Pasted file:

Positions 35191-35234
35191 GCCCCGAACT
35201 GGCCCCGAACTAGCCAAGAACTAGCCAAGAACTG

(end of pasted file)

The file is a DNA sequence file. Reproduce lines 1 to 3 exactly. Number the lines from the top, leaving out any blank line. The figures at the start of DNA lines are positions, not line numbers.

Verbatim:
Positions 35191-35234
35191 GCCCCGAACT
35201 GGCCCCGAACTAGCCAAGAACTAGCCAAGAACTG